But because we know this, we can prepare for it.

Healthy boundaries around privacy and allowing each other personal space and alone time when convenient and appropriate, is vital for the well-being of your relationship during this time.

In fact, it’s always important, but it’s especially important now.

And this goes both ways.

It’s not just reserved for one partner in a relationship.

The times we’re in require both partners to step up equally to make things easier for everyone.

Unfortunately, the rules that applied before, don’t apply now.

Yes, before all of this, you might have gotten away with your wife doing all the cooking …

That’s no longer the case.

Yes, before all of this, you might have gotten away with demanding your husband to finish some jobs around the house …

That’s no longer the case.

Many of us, and our relationships, our now facing something that many of us haven’t experienced before.

There is a lot of uncertainty going around.

We are trying to juggle a lot of different balls.

We don’t know what’s going to happen.

We are literally taking it day by day.

Now, our grandparents who have been through the great depression and the world wars, have experienced much of this, but we haven’t.

And so, it’s a good thing that we are forced to learn how to adapt.

Many couples have become complacent in their relationships, and this is forcing us to wake up and pay attention again.

But in order to make it easier for all of us, it is vitally important that we now, more than ever, keep our partners’ well-being in mind.

Give them space if they need it.

Pick up more of the slack if that’s what it takes.

Make it easier for each other to not just cope, but actually thrive.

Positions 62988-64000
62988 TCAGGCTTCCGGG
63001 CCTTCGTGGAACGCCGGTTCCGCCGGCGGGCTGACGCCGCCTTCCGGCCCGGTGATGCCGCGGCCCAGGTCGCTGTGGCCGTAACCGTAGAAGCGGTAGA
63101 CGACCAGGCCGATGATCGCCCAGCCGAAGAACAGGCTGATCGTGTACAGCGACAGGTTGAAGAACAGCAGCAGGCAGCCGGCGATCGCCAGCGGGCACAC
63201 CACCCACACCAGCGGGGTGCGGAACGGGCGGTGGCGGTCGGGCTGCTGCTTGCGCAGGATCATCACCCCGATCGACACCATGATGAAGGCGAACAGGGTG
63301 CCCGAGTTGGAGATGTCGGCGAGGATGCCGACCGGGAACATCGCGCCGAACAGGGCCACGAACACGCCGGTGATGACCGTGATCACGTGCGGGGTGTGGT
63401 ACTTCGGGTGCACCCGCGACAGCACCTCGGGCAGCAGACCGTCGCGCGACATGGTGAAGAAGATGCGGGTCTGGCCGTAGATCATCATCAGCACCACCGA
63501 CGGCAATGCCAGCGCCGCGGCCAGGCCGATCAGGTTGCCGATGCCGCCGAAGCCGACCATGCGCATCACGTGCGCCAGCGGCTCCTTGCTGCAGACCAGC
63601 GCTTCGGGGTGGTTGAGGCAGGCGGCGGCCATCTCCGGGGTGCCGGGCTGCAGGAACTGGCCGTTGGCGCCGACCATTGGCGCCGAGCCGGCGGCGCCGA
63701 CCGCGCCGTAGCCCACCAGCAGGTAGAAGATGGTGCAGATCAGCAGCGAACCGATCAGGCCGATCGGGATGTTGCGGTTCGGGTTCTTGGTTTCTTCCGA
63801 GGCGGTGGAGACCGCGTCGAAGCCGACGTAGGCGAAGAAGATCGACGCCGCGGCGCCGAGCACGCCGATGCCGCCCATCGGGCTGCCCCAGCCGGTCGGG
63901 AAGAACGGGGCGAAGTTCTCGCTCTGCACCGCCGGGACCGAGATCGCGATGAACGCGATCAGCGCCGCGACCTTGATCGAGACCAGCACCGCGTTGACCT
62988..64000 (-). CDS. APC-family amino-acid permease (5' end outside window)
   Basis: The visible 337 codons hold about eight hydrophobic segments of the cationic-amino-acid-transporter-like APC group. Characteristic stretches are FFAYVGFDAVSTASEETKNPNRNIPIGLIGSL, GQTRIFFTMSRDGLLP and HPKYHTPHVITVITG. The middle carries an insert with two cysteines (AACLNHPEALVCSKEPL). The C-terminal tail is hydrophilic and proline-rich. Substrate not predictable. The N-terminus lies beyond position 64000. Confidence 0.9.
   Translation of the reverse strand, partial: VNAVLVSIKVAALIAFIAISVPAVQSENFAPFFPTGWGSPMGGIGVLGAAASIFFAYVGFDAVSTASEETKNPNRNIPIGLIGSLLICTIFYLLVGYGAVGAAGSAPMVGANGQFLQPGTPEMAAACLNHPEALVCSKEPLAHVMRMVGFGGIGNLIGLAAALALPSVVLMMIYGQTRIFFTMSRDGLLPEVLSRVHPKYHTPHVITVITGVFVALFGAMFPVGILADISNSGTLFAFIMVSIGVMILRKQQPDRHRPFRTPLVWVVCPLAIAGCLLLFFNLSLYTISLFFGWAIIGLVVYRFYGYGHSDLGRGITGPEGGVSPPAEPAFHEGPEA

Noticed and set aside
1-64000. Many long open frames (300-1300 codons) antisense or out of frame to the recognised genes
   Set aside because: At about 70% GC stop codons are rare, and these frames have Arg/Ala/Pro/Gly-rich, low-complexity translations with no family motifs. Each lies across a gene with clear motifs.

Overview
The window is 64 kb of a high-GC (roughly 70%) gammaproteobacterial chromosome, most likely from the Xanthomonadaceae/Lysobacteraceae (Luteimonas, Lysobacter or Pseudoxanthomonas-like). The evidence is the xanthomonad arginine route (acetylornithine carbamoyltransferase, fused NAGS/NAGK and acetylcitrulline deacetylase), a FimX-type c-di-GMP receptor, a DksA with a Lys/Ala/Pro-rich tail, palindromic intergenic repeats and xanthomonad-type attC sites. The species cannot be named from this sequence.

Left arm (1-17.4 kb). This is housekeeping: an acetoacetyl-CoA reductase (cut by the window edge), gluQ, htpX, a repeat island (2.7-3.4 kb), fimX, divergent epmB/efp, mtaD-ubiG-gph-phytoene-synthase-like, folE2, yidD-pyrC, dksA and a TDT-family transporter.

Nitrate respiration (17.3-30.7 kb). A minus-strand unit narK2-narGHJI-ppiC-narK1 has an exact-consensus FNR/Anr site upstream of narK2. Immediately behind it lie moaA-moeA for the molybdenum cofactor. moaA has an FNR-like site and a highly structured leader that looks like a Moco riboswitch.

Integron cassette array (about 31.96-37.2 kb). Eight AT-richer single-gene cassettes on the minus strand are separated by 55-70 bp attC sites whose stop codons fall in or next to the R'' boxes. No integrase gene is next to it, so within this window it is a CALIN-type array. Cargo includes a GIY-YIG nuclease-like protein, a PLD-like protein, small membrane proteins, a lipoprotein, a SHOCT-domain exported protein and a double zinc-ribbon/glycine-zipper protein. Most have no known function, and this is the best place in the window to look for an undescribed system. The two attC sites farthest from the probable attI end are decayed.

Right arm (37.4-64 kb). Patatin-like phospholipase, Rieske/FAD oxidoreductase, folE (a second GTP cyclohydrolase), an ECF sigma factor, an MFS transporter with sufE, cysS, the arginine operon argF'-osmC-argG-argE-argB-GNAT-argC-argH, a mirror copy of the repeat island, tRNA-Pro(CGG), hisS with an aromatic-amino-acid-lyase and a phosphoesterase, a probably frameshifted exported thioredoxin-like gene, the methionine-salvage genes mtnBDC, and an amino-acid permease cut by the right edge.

Now, more than ever, our homes need to be our safe space as much as possible.

Not a catalyst for further uncertainty, frustration, unhappiness, and even, unsafety.

Anything else that matters to either of you.

Your situation will determine how you set healthy boundaries in your love relationship right now.

All of our circumstances are different.

And so, it comes down to you and your partner to discuss what type of boundaries you need to put in place to not just survive as a couple during this time, but actually thrive at the end of it.

For me, personally, finances and privacy are two important areas to consider.

However, it’s also important to set healthy boundaries for your love relationship around anything else that matters to either of you.

That can include a range of things:
  • sex
  • communication dos and don’ts during this time
  • hobbies
  • who takes responsibility for what
  • chores
  • the children’s schoolwork
  • meals
  • routines

and so on.

The important question here is,

What types of boundaries in your love relationship do you need to feel comfortable right now?

You need to consider what you can tolerate, given the current circumstances.

What are you unwilling to tolerate?

Think about what you need and why, and discuss this with each other as soon as possible.

And keep revisiting these boundaries in your love relationship as the weeks progress.

Now, to help you even further, I also want to urge you to be careful not to weaken your boundaries with certain behaviours.

There are a few that can render your boundaries pointless if you’re not careful.

Here are three specific behaviours that can weaken your boundaries you need to be careful of:

A lack of willingness to state your preferences.

You’re undermining the whole purpose of having boundaries when you refuse to let your opinions be known.

Now is not the time to stay silent and suffer in silence.

If you want your relationship to get through this in one piece, and stronger, you need to learn to open up to each other.

However clumsy that might be.

So, if you’re holding back and cannot state your preferences, then,

Ask yourself why you’re unwilling to let your partner know what you want.

Accepting poor treatment or behaviour from your partner.

There’s a saying, “You get what you tolerate.”

Another saying is, “You teach others how to treat you.”

When you tolerate mistreatment or a lack of contribution from your partner, you’ll get more of the same in the future.

And when that happens it’s not really just your partner’s fault …

When you’re willing to accept poor behaviour, your partner will assume that either 1) all is fine, or 2)  any boundaries you agreed upon are optional.

Now is not the time to be meek but responsible.